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Old 09-14-2008, 08:11 AM
 
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Default Helpful hints on setting up a mixed tank?

I know a lot of hobbiest bash on other people who want's a mixed tank. The general suggestion I hear is to get many of 1 species, or to get many tanks so you can keep different species separated. But I think they don't understand why some ppl want a mixed tank. First of all, it's not practical for some us to get a BUNCH of different tanks, because we might not have the room, money, etc. Secondly, ppl that want mixed tank usually want to be able to see and keep more then 1 species (w/o having to keep a bunch of different tanks). People that are against it usually say "it's selfish to want a mixed tank because it might cause problems for the frogs". Well isn't keeping 2 frogs in a 10 gal tank also selfish, when their natural range is 100 sq yard? What about people that want those RARE frogs that are super expensive because they are rare, super hard to keep, and can easily die? Isn't that selfish to want that? It's not like it's impossible to have a mixed tank, or it almost always fail. I have heard a lot of success stories if the setting is proper. That is why I am trying to do as much research as I can, and I am in NO rush to get this vivarium started. I am also trying to provide them with as much room as I can afford, and will not overcrowd the tank. I value everyone's opinion hear and in fact, from the responses I've gotten so far, I have changed my planning already. I have lowered the number of species I want to mix, I have lowered the number of frogs I plan to get, and I have tried to get species that can NOT cross breed. I have also ruled out getting recticulatus because I found out they are harder to keep. Trust me, I am going to find out everything I can and do everything I can to make this a successful tank.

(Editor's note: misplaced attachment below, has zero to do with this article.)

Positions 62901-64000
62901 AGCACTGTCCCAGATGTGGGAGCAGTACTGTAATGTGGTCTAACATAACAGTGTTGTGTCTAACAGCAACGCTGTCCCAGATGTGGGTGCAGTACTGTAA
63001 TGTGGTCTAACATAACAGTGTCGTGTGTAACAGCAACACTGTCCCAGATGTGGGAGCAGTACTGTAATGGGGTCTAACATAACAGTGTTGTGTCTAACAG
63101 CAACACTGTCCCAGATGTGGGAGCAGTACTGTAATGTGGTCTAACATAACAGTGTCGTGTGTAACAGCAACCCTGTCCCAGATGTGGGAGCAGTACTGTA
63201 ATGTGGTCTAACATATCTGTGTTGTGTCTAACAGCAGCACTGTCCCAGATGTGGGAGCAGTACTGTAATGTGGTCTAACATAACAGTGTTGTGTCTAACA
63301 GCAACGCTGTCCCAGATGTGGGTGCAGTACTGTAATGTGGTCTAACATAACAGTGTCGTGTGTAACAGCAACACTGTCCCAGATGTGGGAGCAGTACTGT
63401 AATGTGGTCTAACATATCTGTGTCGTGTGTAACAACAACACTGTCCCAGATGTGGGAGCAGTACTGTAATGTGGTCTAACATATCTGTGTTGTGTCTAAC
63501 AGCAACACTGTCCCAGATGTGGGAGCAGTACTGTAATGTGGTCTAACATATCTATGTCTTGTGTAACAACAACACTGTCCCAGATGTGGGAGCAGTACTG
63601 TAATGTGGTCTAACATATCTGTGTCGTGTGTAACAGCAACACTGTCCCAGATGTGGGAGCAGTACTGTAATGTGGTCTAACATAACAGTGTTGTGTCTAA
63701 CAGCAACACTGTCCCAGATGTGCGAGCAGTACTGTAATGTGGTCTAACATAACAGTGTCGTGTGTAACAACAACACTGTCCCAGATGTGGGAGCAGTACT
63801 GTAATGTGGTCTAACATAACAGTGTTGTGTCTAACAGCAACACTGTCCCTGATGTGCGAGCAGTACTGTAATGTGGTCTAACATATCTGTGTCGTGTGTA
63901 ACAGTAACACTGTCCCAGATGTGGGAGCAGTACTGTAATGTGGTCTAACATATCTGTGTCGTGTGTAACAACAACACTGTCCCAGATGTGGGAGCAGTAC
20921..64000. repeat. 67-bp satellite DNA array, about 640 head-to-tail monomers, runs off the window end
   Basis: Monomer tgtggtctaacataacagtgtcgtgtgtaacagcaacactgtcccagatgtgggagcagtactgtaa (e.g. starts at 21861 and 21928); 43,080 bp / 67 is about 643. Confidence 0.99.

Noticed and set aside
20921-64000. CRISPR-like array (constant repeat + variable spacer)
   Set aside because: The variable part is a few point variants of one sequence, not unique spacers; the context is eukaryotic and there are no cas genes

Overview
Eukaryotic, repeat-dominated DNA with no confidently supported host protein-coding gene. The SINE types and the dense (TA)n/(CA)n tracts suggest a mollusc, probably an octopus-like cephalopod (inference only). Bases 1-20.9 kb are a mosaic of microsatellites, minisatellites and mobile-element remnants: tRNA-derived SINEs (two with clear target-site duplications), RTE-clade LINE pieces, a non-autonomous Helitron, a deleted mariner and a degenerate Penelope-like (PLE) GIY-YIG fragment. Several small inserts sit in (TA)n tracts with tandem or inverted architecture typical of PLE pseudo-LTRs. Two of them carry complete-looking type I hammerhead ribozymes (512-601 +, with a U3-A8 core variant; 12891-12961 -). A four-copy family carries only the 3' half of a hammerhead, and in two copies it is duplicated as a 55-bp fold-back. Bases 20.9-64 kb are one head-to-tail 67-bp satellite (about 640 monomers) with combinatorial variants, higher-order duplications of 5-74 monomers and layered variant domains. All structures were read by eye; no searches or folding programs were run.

Does anyone have some helpful suggestions I can do to make this a successful mixed tank (I'd especially like to hear from people who have successfully mixed tanks). Some very helpful hints I've learned so far are:
1) Quarantee all my frogs to make sure they don't have parasites before I put them in the tank.
2) Introduce the frogs in the tank all at the same time, because when they have established territory already, it disrupts and gives them stress when you introduce a new frog.